If Bob waits to age 65 to draw his Canada Pension Plan benefits, as he should given the 7.2% annual penalty for taking benefits before 65 (his cost would thus be a reduction of 28.8% if he cashed in this year, his 61st), he can expect $7,200 a year. That would push his pension income up to $30,070 before tax. If Bob continues to work until he is 65, he can add present income of $1,600 a month or $19,200 a year, for total pre-tax income of $49,270. Old Age Security would add $6,553 a year and partially compensate for eventual loss of his self-employment income, leaving pre-tax gross income without any employment income from age 65 onward of $36,623.
 
Assuming that Bob pays 10% average tax, he would have $2,747 a month to live on. His payout rate from his RRIFs, which he would have to distribute beginning in his 72nd year, would rise every year, for RRIF rules specify minimum distributions of about 7.4% at age 72 rising to 20% a year of remaining RRIF balances at 94 and thereafter. On the other hand, starting distributions early at age 65, when RRIF minimum payout are still below 5% and allowing for zero tax on any distributions from Bob’s $39,000 of TFSAs, his tax rate should be low and stable for many years, Mr. Moran suggests.
 
Retirement Budget
 
Bob’s living expenses, currently $3,724 a month, include $1,295 monthly savings for his RRSP and his TFSA. He pays property tax of $160 a month. In B.C. property taxes for homeowners 55 and over can be deferred until sale of the property. If savings and the property tax are eliminated, then Bob’s cost of living would be $2,269 a month. That would be supportable by his age 65 take home income.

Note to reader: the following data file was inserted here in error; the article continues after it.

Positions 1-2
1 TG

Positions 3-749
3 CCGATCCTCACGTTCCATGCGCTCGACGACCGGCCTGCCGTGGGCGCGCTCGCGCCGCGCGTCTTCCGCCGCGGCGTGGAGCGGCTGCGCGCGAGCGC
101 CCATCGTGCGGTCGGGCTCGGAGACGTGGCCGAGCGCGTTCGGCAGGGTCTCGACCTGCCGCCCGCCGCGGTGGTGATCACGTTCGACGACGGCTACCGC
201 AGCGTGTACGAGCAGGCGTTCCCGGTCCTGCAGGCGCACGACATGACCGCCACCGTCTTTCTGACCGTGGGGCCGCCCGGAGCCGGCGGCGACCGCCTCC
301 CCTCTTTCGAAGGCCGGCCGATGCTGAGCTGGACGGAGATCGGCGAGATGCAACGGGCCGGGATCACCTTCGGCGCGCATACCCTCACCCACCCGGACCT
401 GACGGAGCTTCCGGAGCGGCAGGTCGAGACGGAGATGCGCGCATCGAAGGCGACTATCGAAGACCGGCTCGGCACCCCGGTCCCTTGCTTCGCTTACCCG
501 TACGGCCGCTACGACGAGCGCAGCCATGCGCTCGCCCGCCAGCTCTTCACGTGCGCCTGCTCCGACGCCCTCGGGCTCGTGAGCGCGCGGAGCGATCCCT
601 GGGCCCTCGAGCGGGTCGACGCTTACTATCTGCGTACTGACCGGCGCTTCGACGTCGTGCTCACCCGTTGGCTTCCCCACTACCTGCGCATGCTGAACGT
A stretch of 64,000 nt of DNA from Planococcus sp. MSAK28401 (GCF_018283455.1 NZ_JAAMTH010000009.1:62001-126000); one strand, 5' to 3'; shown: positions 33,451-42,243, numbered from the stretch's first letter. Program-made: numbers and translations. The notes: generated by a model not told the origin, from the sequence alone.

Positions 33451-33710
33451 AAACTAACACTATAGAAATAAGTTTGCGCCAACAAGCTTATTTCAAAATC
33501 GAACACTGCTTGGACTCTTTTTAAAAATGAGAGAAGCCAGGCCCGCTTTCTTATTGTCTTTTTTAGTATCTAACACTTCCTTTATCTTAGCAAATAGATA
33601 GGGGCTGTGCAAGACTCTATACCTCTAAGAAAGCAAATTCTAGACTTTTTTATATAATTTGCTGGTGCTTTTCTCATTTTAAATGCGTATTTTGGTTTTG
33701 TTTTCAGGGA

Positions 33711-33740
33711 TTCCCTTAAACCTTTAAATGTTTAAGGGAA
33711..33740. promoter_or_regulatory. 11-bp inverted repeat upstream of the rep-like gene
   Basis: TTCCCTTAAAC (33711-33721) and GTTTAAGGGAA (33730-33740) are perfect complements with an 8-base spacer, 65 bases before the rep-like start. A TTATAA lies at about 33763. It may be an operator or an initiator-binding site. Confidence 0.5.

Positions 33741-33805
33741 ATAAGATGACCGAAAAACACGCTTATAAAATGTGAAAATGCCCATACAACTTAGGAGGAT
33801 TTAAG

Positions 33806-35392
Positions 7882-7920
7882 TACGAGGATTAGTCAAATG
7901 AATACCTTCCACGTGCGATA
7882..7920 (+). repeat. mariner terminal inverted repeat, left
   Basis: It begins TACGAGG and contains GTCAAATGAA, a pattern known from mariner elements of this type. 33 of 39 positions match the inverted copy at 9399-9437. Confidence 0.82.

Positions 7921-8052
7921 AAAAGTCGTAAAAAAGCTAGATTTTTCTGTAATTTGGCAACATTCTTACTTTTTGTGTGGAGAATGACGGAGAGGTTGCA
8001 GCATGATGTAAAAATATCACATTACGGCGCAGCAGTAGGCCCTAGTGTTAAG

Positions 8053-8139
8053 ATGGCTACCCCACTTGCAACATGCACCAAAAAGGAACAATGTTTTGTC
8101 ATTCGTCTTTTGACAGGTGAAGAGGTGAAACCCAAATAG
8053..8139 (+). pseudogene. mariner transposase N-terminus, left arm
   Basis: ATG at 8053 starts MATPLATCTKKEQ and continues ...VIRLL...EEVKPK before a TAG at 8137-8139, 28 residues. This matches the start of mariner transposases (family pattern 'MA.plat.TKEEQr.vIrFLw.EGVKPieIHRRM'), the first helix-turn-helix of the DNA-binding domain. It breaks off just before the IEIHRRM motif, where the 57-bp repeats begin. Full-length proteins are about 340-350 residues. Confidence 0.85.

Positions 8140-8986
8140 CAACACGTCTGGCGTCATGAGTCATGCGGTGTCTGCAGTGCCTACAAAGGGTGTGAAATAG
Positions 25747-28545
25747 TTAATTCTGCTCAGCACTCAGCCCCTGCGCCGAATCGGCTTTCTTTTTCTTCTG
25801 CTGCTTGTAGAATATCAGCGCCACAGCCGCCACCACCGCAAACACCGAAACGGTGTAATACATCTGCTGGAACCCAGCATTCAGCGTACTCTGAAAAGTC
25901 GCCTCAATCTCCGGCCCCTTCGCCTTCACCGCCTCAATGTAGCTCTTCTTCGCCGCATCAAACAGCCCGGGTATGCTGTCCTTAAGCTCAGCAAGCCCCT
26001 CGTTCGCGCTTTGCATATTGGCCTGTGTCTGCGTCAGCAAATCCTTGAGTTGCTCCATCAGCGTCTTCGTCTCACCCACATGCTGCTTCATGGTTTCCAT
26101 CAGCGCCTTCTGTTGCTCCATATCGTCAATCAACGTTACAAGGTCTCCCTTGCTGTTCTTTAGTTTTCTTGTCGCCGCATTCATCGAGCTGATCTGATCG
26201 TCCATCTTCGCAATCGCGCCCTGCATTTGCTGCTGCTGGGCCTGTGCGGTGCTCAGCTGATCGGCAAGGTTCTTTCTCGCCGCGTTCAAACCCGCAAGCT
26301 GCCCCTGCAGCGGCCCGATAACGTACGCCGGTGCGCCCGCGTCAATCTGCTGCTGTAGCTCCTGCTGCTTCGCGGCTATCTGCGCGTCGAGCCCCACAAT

After his adult child moves out, Bob could sell his two bedroom condo, worth an estimated $620,000, and purchase a one bedroom condo for $200,000 less. If he gets 3% after inflation on that harvested capital, he could add another $6,000 a year to his income. Most of that could go into a TFSA each year. His condo fees would tend to be lower, as would property taxes whether paid or deferred. Given the state of the property market in B.C., taking a profit now is a sensible move, Mr. Moran says.
 
The $6,000 boost to income would push retirement income after age 65 to $42,623. After 12% tax on total income excluding any payouts from his TFSA, which would be tax-free, Bob would then be left with $37,508 a year, well ahead of his target $30,000 after-tax income. He could reinvest the surplus to create a savings buffer. Assuming that he maintains a 3% after-inflation return, the annual result, if growing within a TFSA, subject to the $5,500 annual contribution limit, and the additional $500 growing outside but subject to tax, would generate about $250,000 by the time Bob is 90.
 
The TFSA would be a reserve for another eight to ten years of expenses after his capital depletion payout model exhausts his other financial assets. Keeping the larger condo for later downsizing could produce a similar result decades hence and, either way, there would be no tax on the sale of a principal residence or the TFSA payout. The difference – the TFSA can be tapped for small sums and cuts Bob’s high allocation to real estate.
 
“His income is shrinking and retirement is inevitable, but his situation is far from hopeless,” Mr. Moran says.